A painter of colorful abstractions, Michiel Gloeckner was born in Germany in 1915. The son of a prominent art collector, he was educated at the University of Dresden, where he studied mathematics and art history. Following this, he attended classes at the Royal Academy of Dresden, receiving instruction from the painter and print maker, Otto Dix (1891-1969). During these years, Gloeckner was deeply influenced by Paul Klee (1879-1940), the noted Swiss-German painter whose work drew on aspects of Expressionism, Cubism and Surrealism. Taking his cue from Klee’s example, Gloeckner went on to paint geometric landscapes, moonscapes and cityscapes that were much admired for their use of light and atmospheric gradations of tone.
In many of these paintings, the artist would cover the surface of his canvas with patchwork areas of low-keyed colors, infusing the image with rhythm and movement (what one critic called a “nervous energy”) by varying the repeated shapes and contours of his squares.1 Notable for their lively color patterns and their aura of suggestiveness, Gloeckner’s paintings reflect his ability to synthesize his knowledge of mathematics with his own intuitive response to the visible world.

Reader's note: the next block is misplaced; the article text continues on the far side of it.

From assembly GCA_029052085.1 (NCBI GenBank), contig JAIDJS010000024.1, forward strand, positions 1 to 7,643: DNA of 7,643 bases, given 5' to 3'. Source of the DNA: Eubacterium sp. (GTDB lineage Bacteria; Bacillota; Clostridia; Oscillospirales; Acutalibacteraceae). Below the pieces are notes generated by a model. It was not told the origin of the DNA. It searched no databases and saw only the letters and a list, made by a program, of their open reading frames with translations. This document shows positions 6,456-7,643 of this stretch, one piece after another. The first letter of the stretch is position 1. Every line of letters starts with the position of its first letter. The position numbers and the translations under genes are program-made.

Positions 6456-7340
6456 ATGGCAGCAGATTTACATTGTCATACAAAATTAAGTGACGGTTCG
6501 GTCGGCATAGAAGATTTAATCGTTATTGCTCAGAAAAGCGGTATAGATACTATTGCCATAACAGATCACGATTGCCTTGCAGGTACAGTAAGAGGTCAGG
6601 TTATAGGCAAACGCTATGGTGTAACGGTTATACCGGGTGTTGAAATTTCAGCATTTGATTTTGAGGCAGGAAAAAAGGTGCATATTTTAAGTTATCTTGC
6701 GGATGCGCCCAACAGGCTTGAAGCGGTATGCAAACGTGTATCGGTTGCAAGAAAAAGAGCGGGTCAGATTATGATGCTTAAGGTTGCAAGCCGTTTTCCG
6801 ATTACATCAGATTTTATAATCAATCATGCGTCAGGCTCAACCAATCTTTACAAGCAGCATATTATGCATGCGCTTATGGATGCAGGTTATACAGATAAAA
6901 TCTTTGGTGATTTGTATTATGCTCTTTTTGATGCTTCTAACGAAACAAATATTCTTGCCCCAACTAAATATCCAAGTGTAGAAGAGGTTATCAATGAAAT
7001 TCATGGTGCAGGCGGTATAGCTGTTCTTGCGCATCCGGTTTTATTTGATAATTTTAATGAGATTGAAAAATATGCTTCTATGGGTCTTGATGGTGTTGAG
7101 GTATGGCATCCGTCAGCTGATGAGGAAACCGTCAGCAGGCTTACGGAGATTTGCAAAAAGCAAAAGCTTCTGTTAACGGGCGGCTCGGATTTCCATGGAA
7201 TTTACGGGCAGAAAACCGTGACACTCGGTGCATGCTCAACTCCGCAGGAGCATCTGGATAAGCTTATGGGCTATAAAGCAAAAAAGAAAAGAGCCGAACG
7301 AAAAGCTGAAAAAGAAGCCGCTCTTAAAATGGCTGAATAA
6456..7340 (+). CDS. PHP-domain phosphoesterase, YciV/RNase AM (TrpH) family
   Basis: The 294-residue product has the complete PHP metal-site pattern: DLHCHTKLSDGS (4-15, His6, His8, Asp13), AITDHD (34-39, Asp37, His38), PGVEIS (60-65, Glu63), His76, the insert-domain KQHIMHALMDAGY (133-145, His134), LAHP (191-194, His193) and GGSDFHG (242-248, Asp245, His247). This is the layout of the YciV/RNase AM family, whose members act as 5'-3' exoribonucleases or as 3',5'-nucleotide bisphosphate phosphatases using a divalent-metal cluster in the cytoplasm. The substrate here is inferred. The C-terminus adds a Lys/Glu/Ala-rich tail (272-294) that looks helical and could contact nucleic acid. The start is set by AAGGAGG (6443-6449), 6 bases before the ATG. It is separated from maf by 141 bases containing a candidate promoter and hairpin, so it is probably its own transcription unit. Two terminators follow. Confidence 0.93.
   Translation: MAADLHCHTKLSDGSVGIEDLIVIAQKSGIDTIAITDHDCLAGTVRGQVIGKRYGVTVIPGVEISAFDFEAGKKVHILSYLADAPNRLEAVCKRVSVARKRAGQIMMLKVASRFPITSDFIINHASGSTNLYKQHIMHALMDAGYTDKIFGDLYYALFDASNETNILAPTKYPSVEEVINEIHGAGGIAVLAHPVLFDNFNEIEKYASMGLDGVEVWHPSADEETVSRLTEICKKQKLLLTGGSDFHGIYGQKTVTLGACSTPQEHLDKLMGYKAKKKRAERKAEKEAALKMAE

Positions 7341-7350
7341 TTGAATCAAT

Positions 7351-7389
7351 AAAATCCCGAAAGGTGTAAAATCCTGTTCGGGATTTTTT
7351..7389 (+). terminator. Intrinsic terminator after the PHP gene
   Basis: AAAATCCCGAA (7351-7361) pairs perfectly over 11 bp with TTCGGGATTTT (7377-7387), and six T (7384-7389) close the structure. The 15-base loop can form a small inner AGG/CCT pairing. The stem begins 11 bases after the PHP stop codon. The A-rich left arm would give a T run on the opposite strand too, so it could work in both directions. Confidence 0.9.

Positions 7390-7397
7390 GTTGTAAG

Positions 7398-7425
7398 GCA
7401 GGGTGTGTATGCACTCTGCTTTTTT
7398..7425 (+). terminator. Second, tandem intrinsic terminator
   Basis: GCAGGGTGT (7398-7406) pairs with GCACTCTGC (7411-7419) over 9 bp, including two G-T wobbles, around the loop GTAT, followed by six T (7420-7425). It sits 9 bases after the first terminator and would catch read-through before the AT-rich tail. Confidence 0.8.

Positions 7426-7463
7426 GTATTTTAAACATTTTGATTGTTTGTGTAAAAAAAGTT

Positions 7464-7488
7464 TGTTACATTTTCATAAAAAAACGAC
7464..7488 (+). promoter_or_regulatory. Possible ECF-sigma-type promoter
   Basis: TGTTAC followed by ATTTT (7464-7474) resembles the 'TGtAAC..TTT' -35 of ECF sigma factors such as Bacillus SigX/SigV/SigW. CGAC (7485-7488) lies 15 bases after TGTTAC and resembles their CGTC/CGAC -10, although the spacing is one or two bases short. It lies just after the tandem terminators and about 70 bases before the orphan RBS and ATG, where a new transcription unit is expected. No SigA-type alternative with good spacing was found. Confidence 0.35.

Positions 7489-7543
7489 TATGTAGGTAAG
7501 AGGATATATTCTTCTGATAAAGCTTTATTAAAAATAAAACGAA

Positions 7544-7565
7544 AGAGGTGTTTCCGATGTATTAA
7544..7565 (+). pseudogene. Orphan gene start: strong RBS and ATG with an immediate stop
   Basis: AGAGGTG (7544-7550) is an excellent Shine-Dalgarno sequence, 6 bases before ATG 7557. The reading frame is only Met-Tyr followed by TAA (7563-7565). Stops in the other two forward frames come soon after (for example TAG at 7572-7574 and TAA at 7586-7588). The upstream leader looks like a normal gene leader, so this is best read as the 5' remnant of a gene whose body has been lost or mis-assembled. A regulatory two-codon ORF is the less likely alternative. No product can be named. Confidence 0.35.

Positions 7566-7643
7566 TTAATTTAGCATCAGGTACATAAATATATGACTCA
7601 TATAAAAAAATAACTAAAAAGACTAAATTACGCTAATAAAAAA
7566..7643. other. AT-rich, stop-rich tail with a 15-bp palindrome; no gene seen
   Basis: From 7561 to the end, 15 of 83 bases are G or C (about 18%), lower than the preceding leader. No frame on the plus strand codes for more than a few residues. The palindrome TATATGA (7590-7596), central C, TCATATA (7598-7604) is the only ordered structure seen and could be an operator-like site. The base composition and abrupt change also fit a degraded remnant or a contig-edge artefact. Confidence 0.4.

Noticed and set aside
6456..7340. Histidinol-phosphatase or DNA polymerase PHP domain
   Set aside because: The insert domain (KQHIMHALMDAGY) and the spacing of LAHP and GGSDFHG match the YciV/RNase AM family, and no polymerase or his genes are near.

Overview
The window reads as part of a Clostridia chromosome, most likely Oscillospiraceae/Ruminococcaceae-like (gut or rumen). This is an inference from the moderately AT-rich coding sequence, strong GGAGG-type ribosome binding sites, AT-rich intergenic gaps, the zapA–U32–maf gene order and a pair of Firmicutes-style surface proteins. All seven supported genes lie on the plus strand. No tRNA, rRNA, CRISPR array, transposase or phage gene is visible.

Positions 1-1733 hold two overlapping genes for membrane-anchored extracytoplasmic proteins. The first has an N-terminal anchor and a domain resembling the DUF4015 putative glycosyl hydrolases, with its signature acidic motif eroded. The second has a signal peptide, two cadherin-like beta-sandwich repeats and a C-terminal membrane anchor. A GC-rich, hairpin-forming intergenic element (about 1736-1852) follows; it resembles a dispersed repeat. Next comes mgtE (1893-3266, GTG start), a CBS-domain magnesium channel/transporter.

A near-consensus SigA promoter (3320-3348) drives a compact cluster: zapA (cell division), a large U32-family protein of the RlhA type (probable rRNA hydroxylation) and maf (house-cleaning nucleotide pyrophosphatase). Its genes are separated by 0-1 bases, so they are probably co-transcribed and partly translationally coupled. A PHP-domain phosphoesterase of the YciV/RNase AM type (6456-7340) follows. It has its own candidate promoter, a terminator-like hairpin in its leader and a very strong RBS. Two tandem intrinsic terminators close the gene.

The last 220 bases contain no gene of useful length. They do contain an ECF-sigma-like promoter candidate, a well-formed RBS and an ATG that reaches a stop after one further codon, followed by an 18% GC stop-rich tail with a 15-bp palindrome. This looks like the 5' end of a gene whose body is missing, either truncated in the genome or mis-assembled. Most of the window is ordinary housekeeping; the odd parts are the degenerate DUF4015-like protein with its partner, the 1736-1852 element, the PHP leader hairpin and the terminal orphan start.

In the wake of World War II, Gloeckner moved to New York City. In the ensuing years, he exhibited his paintings at a number of commercial galleries in Manhattan, including Gallery Seventy-Five (1955-56, 1958), the Jacques Seligman Galleries (1960-62), World House Galleries (1962-63, 1965, 1966) and the Gallery of Contemporary Masters (1978, 1980). His work was also shown at the Wadsworth Atheneum in Hartford, Connecticut (1960), the Munich Kunstverein (1966), the Pinakothek der Moderne in Munich, Germany (1968), Galerie 5 in Paris (1972-76), Galerie Oxy in Geneva, Switzerland (1973), and at other venues in the United States and Europe.
Gloeckner spent his later years in North Cornwall, Connecticut, although he continued to maintain a studio at 115 East Seventieth Street in New York. During the 1970s, many of his abstract landscapes were influenced by his recent trips to Haiti.
Before Closed Eyes